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Cover image for Setting up a Homelab: Part 1 Proxmox and LetsEncrypt
Ashwin Belbase
Ashwin Belbase

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Setting up a Homelab: Part 1 Proxmox and LetsEncrypt

As someone who likes to tinker around with stuff, I tend to break my system quite often. For a long time, I have wanted to allow myself to test applications and operating systems without breaking my ongoing OS install.

One way to test application is by using virtual machines or docker. While I use docker quite a lot for testing and for production workloads, testing an entire operating system on docker is not feasible. For this reason, I wanted to use virtual machines. But I also did not want to run Virtual Machines on my laptop, as I do not like my laptop getting hot everytime I want to test something new. Recently, I got my hands on a used desktop, a decent machine on which I could start building my home lab.

As I wanted to run a bunch of Virtual Machines and containers on the server, Proxmox seemed to be a good fit as it supports both VMs and Containers using KVM and LXC.

P.S. This is not supposed to be a tutorial. I only wrote this piece so that I can look back on it after a year and hopefully remember how I did stuff.


To install Proxmox VE, I just followed the documentation on the Proxmox website and completed a standard installation. As the installer is straightforward, the installation itself was quite easy.


Right after I installed Proxmox, I tried logging into the web console, and I saw this.

Insecure Connection: Invalid Common Name Warning

A self-signed certificate was generated and used by Proxmox which will always generate a warning on the browser. I did not like seeing this when trying to work on my home lab. So, I started looking for ways to put a valid SSL certificate in Proxmox.

During my research, I found that Proxmox could be made to integrate with; a free SSL certificate generator powered by ACME(Let's Encrypt).

Generate and Apply SSL Certificate


After skimming through the documentation, I thought that the integration would be quite easy, and indeed it was, after a couple of failed attempts.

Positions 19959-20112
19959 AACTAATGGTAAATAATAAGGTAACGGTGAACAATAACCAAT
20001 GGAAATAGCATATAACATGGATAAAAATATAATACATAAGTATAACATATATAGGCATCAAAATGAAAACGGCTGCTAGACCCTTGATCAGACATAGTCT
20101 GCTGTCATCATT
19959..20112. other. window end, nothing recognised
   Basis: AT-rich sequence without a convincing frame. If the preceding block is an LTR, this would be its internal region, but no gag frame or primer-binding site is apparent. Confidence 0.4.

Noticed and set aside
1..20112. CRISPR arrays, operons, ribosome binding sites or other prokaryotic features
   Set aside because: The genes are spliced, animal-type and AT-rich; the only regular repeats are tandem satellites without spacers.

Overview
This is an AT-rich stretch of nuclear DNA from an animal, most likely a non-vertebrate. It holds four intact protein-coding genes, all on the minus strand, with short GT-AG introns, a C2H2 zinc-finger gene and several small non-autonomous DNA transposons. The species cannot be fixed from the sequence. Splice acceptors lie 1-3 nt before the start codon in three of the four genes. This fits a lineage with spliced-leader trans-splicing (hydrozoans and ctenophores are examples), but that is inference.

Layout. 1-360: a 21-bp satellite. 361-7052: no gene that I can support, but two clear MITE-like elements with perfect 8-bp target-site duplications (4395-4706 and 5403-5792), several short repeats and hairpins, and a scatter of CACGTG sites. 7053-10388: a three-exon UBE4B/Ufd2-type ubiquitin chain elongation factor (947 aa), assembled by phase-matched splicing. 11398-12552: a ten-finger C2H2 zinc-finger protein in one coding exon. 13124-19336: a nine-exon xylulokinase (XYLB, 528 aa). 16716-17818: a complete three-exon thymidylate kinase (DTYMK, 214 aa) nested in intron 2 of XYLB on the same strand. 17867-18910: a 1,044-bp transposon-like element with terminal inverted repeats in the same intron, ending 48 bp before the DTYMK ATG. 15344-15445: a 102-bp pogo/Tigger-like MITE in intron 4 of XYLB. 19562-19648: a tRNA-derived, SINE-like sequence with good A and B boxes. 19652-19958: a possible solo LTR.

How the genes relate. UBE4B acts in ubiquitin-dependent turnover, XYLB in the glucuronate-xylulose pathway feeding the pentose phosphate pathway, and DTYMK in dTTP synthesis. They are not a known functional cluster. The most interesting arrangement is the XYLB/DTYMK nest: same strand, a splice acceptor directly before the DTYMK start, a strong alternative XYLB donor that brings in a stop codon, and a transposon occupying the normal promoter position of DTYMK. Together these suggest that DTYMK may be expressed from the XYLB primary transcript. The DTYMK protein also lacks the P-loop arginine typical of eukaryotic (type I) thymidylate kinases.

You can register and deactivate ACME accounts over the web interface Datacenter -> ACME or using the pvenode command-line tool.

Following this excerpt from the documentation, I went to Datacenter -> ACME -> Accounts -> Add, and registered an account with Lets Encrypt V2.

Add ACME Account

Since The Proxmox instance was not accessible directly from the public internet, I proceeded to add the plugin for DNS challenge based verification.

To add a Challenge Plugin:

  1. In the challenge plugins section, click on Add.
  2. In the popup that appears, give a name to the plugin that you will create in the Plugin ID section. Remember this value as the PLUGIN_NAME.
  3. Set the DNS API option to DNS provider, and fill in the generated form as required. Then clock on save.

In my case, I am using Cloudflare, so I filled in the CF_Account_ID, CF_Email, CF_Token and CF_Zone_ID fields.

Challenge Plugin

You might only need the CF_TOKEN but the process failed due to some reason when only the CF_TOKEN was used. So I filled in all the applicable fields.

Now, to generate the certificated for a node, you need to go to the Datacenter -> NODE_NAME -> System -> Certificates to generate/setup the certificate.

  1. In the ACME Section, Click on Add.
  2. In the popup that appears, select challenge type as DNS, and the Plugin type as the name that you used when creating the DNS plugin (PLUGIN_NAME).
  3. In the domain field, fill in the domain name that you want to generate the SSL certificate for. Now click on apply.

SSL Certificate Creation

  1. The certificate should be generated and applied. Proxmox will restart the webproxy to apply the new certificate.

SSL Certificate Description

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